AppleInsider has a post up about a potential interest Apple has in ARM Holdings, designers of the ARM processor cores used in the iPod, iPhone, and iPad, among tens of thousands of other devices. Apple has a market cap, of almost $250 billion, while ARM is just shy of $2 billion. Apple clearly has the cash abilty to purchase ARM outright, and they certainly have a reason to want to.
However, the rest of the computer world has an even bigger reason to keep Apple from doing so. ARM devices are used by tens of thousands of devices, made by thousands of companies. Silicon containing ARM IP is made by hundreds of companies across the world. The success of these companies, their designs, and the devices they power is in large part based on fair, equal, and predictable availability of licenses from ARM.
If Apple were to own ARM, they could completely stop the availability of licenses to any design they felt was a competitor, or they could delay the release to third parties of newer designs. This is similar to the problem some phone companies are experiencing with Google and their Android OS, Google is motivated to sell their own branded Nexus One phone, with the latest version of Android, before giving the same version to third parties.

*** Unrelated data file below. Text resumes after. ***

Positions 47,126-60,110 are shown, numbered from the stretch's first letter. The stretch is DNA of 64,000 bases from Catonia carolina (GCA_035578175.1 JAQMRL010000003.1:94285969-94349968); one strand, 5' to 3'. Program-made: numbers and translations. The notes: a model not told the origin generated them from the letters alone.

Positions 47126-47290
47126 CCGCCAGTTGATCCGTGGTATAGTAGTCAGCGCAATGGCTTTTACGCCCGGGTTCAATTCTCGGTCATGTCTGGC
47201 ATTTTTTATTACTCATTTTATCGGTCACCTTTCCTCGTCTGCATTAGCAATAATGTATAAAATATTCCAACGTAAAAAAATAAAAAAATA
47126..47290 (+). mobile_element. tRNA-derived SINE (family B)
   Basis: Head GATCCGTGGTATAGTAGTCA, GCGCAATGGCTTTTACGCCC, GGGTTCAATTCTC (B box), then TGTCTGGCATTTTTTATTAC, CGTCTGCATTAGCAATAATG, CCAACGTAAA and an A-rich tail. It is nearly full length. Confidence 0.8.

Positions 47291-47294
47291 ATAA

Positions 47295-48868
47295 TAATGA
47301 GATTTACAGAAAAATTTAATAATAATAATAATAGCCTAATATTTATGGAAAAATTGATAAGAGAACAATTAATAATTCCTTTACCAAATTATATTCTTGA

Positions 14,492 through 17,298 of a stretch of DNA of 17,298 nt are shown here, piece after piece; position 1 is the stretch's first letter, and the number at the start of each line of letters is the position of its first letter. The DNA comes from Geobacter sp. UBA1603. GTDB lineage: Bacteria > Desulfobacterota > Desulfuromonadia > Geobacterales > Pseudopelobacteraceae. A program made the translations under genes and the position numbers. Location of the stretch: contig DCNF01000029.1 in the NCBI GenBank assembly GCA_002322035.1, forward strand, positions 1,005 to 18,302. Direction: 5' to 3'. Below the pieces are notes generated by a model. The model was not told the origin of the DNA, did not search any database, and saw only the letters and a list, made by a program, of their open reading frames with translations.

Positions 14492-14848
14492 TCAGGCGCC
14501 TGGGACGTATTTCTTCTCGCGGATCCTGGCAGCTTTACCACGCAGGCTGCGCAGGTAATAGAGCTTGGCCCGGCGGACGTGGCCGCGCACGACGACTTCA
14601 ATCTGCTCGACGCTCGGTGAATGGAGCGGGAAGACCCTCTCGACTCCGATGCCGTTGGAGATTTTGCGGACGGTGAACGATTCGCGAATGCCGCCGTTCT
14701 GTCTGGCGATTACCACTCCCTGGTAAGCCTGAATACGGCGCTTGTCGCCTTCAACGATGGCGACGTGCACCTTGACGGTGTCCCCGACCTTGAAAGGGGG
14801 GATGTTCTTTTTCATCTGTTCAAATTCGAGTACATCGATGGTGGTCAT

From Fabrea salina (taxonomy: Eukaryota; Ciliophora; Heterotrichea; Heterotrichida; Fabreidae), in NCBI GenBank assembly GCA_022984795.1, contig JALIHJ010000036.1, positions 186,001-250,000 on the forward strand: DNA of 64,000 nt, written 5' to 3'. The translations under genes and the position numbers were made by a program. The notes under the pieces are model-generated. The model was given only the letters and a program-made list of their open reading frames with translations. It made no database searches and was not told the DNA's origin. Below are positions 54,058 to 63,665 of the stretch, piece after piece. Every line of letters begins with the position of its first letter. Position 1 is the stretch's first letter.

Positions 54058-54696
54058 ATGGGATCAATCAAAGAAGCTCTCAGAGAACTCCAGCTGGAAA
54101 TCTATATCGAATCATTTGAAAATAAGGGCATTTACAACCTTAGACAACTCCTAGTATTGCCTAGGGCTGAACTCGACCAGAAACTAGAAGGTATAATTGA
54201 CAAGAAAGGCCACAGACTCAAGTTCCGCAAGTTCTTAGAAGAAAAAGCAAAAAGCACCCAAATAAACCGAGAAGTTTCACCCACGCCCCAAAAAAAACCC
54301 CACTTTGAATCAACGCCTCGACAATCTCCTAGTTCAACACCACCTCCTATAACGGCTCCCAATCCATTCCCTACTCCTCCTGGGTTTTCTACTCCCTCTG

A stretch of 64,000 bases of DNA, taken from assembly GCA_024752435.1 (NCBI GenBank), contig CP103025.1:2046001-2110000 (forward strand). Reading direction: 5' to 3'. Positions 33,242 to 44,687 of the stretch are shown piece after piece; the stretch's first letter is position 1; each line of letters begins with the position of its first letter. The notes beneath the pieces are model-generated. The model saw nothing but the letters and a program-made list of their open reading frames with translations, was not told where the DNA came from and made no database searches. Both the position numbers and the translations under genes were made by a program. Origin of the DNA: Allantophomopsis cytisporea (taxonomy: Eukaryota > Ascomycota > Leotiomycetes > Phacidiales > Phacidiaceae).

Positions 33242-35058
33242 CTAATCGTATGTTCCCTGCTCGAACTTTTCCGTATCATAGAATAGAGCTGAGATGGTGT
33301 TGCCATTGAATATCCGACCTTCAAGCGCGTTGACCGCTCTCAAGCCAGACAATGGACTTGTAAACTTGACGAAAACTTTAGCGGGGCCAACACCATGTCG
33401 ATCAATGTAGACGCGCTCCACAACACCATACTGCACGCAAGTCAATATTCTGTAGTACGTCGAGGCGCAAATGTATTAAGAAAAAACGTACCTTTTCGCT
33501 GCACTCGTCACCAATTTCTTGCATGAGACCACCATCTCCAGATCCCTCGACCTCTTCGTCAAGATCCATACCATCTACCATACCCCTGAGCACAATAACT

How is this prevented? If Apple does make a take-over id of ARM there are three possibilities. ARM (and their shareholders) can accept it. This is unlikely as shareholders want the maximum value, which unless Apple was offering a significant premium on the stock price, would be better attained by competition. Competition created by other parties interested in ARM as well.
The competition in this case would likely come from a second buyout offer formed by the major stakeholders that would be affected by the sale. In short, major manufacturers, users, and software developers of the ARM platform. Some that immediately come to mind are TSMC, ST, Nvidia, TI, Qualcomm, and, yes Google. Such a consortium would give these stakeholders at least equal access to ARM IP, and guarantee a more open market.
The third option is the Non-Profit route, which would be similar to what occurred when Symbian Ltd. (makers of the famous and popular phone OS called Symbian OS) was purchased by Nokia. On the day that Symbian Ltd. was purchased, Symbian Foundation was created by a consortium of phone companies to provide continued royalty free and open access to the Symbian platform, thus ensuring that Nokia could not monopolize the Operating System. This option would also work for ARM if Apple did convince ARM shareholders to sell.
So could Apple buy ARM? Yes
Would it be good for Apple? Perhaps
Would it be good for industry as a whole? Not Likely
Is Apple interest in ARM good for shareholders? You Bet, their stock is already up in after hours trading